Nov 24, 2012
Experts see attitudes shift toward marriage, children
Offers relationship counseling and parenting skill classes.
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In the past decade, the composition of families with children has been changing in Springfield and the entire country.
Data from the U.S. Census Bureau for the city of Springfield shows married couples with children under 18 have steadily decreased in number since 2000, while families headed by a single parent have increased.
In 2000, 4,336 families with children at home were headed by single women in Springfield. That number grew to 4,662 in 2010. The greater percentage gains were by unmarried men with children in the home — up to 1,674 in 2010 from 1,328 in 2000 — an increase of 26 percent.
Married parents with children, however, have been on the decline. In 2000, there were 9,860 households made up of a married couple and children under 18. In 2010, that number dropped to 8,142 — a drop of 17 percent.
Although conventional wisdom often attributes an increase in single parenting to teenage mothers or an increased number of divorces, local experts say the trend is more of a reflection of changing ideas on marriage and the importance of having children.
Jennifer Baker, vice president for innovation and community health at the Forest Institute in Springfield, said the number of local teenage mothers has been on the decline.
While divorce may account for a small fraction of the increase in single-parent families, Baker said a growing number of children are born to unmarried mothers in their 20s. National statistics reflect a similar trend.
One of the most notable books on the topic is "Promises I Can Keep: Why Poor Women Put Motherhood Before Marriage” by Kathryn Edin and Maria Kefalas.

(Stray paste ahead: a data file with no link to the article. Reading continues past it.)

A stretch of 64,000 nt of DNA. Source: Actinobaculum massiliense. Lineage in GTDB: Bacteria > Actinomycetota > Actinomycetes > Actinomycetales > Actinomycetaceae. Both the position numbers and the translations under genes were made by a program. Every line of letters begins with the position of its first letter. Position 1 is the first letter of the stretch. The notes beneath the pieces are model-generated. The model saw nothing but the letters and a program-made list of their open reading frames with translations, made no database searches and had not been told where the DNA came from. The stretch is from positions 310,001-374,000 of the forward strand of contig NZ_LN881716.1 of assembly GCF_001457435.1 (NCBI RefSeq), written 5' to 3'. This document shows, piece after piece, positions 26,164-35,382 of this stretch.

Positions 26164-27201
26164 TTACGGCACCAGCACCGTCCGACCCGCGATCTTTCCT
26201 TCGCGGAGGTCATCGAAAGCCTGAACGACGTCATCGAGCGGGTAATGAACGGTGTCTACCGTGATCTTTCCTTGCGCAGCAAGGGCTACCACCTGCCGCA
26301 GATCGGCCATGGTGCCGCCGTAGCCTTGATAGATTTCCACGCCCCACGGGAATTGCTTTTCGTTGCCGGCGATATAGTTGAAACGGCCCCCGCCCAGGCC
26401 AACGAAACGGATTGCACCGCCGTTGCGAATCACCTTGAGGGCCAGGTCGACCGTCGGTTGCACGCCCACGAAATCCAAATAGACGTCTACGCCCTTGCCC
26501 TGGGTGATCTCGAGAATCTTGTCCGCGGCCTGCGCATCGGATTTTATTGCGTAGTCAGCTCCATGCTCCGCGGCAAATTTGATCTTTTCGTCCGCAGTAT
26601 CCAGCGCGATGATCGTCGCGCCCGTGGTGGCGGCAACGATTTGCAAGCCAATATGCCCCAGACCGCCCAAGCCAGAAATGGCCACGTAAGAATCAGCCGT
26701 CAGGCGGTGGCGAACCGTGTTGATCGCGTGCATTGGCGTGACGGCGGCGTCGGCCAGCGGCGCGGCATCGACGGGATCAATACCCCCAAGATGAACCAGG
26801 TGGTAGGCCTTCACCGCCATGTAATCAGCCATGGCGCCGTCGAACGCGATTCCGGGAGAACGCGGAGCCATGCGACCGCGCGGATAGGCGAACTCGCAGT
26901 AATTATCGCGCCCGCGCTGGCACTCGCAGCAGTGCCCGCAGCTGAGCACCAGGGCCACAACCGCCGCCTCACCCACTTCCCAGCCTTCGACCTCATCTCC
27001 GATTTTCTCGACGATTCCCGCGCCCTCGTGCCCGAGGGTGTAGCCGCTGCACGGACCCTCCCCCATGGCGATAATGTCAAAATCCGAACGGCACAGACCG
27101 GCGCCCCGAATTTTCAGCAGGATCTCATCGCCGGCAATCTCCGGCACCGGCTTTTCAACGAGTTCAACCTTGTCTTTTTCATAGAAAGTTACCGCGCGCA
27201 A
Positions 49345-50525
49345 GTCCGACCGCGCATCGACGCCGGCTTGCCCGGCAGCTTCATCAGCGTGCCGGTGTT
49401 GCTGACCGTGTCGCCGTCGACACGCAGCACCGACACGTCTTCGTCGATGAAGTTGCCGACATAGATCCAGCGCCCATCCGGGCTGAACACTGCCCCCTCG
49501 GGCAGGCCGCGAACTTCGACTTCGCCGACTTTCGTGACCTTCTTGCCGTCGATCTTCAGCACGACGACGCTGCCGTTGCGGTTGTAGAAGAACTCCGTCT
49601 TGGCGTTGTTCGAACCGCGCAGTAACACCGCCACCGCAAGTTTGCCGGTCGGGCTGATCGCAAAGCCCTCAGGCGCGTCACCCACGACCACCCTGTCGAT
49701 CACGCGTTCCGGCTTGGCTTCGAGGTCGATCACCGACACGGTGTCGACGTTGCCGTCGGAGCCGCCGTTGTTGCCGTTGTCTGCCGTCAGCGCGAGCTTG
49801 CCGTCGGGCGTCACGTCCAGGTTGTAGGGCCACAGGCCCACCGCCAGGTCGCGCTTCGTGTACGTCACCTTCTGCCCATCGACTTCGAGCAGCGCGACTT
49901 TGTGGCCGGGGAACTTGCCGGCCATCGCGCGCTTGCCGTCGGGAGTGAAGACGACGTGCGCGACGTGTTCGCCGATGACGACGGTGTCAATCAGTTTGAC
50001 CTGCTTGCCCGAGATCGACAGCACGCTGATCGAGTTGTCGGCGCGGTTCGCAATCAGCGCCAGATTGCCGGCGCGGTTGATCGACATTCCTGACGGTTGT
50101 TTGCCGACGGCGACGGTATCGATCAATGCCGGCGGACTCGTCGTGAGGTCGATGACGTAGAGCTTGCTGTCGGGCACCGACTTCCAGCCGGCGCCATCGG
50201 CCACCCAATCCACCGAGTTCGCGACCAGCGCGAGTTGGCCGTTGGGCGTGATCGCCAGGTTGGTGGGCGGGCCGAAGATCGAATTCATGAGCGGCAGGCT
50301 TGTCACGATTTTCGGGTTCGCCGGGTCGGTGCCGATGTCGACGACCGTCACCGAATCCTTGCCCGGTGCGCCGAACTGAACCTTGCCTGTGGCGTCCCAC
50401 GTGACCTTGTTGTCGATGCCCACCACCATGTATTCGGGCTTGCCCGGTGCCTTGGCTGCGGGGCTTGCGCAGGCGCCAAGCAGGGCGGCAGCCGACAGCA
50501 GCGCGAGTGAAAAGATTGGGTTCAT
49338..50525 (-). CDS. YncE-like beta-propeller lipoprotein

The authors surveyed hundreds of couples who had or were about to have a child, then followed those couples over a period of years. Despite the assumption that unmarried couples having children did not value marriage, the authors found quite the opposite.
"They valued marriage. They saw it as something important. But they had never seen anyone succeed,” Baker said of the findings in the book.
Children, on the other hand, weren’t seen as the same level of commitment.
"While the poor women we interviewed saw marriage as a luxury, something they aspired to but feared they might never achieve, they judged children to be a necessity, an absolutely essential part of a young woman’s life, the chief source of identity and meaning,” Edin and Kefalas wrote.
Baker has seen plenty of evidence of similar sentiment in the Ozarks.
She told the story of a woman she had met who was having her sixth child. She asked the woman what she thought about marriage.
"She laughed and said, ‘Well, that’s a very serious commitment. I don’t know that I’m ready for that,’ ” Baker remembered.
Although more and more children are being born to unmarried women, statistics show a majority of those women are in a relationship with the father — and a good portion of those couples live together at the time of the birth.
"Statistically, almost all of the increase in non-marital childbearing in the last few decades is explained by an increase in the children born to cohabiting parents,” wrote Charles Murray in his controversial book "Coming Apart: The State of White America, 1960-2010.”
In the book, Murray analyzes what he sees as the decline of white society. He attributes at least a portion of that "coming apart” to the breakdown of the traditional marriage.
He writes that his pessimism on the topic "stems from my belief that families with children are the core around which American communities must be organized — must, because families with children have always been, and still are, the engine that makes American communities work.”
With an increasing number of unmarried and single parents, a flurry of books and studies on the outcomes of those children have emerged.
None have a very hopeful outlook.
Link to poverty